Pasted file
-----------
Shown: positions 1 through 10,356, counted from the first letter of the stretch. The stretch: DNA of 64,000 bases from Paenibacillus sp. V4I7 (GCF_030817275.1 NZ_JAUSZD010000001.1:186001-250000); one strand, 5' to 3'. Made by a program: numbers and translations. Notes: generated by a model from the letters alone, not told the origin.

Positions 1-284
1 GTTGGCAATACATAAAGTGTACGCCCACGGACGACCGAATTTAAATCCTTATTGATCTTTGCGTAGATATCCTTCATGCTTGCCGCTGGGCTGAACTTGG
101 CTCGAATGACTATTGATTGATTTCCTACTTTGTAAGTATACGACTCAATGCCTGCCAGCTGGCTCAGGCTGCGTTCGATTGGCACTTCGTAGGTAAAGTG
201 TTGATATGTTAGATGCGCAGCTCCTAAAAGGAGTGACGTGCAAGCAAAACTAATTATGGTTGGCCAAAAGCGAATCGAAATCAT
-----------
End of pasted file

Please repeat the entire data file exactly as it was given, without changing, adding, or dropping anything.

Shown: positions 1 through 10,356, counted from the first letter of the stretch. The stretch: DNA of 64,000 bases from Paenibacillus sp. V4I7 (GCF_030817275.1 NZ_JAUSZD010000001.1:186001-250000); one strand, 5' to 3'. Made by a program: numbers and translations. Notes: generated by a model from the letters alone, not told the origin.

Positions 1-284
1 GTTGGCAATACATAAAGTGTACGCCCACGGACGACCGAATTTAAATCCTTATTGATCTTTGCGTAGATATCCTTCATGCTTGCCGCTGGGCTGAACTTGG
101 CTCGAATGACTATTGATTGATTTCCTACTTTGTAAGTATACGACTCAATGCCTGCCAGCTGGCTCAGGCTGCGTTCGATTGGCACTTCGTAGGTAAAGTG
201 TTGATATGTTAGATGCGCAGCTCCTAAAAGGAGTGACGTGCAAGCAAAACTAATTATGGTTGGCCAAAAGCGAATCGAAATCAT